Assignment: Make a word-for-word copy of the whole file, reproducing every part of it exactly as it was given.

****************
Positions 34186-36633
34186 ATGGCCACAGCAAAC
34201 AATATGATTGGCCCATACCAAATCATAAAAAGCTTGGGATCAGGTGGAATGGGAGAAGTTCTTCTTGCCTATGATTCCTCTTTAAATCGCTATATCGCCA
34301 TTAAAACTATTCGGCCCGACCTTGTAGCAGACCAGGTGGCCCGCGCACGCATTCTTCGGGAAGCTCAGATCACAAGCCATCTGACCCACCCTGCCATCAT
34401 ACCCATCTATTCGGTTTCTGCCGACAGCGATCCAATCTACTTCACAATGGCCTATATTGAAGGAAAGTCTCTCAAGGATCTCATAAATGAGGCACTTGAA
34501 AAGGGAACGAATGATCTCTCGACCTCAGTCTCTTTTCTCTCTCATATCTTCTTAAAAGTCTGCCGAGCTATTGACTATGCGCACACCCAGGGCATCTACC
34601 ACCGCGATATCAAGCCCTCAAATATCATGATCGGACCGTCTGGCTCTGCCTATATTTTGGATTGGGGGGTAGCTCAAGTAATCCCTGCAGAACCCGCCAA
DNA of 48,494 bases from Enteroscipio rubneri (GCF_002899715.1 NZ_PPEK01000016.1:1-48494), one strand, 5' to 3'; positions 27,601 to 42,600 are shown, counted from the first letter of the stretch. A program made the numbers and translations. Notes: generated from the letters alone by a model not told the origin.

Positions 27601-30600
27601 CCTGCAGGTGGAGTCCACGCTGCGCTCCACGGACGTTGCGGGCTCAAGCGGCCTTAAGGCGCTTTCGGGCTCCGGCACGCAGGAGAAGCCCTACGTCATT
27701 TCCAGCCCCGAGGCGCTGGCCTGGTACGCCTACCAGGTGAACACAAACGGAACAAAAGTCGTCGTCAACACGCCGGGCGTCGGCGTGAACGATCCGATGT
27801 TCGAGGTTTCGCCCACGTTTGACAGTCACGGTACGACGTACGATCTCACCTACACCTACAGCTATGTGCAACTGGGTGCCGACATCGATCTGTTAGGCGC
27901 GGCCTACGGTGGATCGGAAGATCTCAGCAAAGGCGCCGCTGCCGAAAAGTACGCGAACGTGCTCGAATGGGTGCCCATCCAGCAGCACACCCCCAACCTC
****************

Positions 34186-36633
34186 ATGGCCACAGCAAAC
34201 AATATGATTGGCCCATACCAAATCATAAAAAGCTTGGGATCAGGTGGAATGGGAGAAGTTCTTCTTGCCTATGATTCCTCTTTAAATCGCTATATCGCCA
34301 TTAAAACTATTCGGCCCGACCTTGTAGCAGACCAGGTGGCCCGCGCACGCATTCTTCGGGAAGCTCAGATCACAAGCCATCTGACCCACCCTGCCATCAT
34401 ACCCATCTATTCGGTTTCTGCCGACAGCGATCCAATCTACTTCACAATGGCCTATATTGAAGGAAAGTCTCTCAAGGATCTCATAAATGAGGCACTTGAA
34501 AAGGGAACGAATGATCTCTCGACCTCAGTCTCTTTTCTCTCTCATATCTTCTTAAAAGTCTGCCGAGCTATTGACTATGCGCACACCCAGGGCATCTACC
34601 ACCGCGATATCAAGCCCTCAAATATCATGATCGGACCGTCTGGCTCTGCCTATATTTTGGATTGGGGGGTAGCTCAAGTAATCCCTGCAGAACCCGCCAA
DNA of 48,494 bases from Enteroscipio rubneri (GCF_002899715.1 NZ_PPEK01000016.1:1-48494), one strand, 5' to 3'; positions 27,601 to 42,600 are shown, counted from the first letter of the stretch. A program made the numbers and translations. Notes: generated from the letters alone by a model not told the origin.

Positions 27601-30600
27601 CCTGCAGGTGGAGTCCACGCTGCGCTCCACGGACGTTGCGGGCTCAAGCGGCCTTAAGGCGCTTTCGGGCTCCGGCACGCAGGAGAAGCCCTACGTCATT
27701 TCCAGCCCCGAGGCGCTGGCCTGGTACGCCTACCAGGTGAACACAAACGGAACAAAAGTCGTCGTCAACACGCCGGGCGTCGGCGTGAACGATCCGATGT
27801 TCGAGGTTTCGCCCACGTTTGACAGTCACGGTACGACGTACGATCTCACCTACACCTACAGCTATGTGCAACTGGGTGCCGACATCGATCTGTTAGGCGC
27901 GGCCTACGGTGGATCGGAAGATCTCAGCAAAGGCGCCGCTGCCGAAAAGTACGCGAACGTGCTCGAATGGGTGCCCATCCAGCAGCACACCCCCAACCTC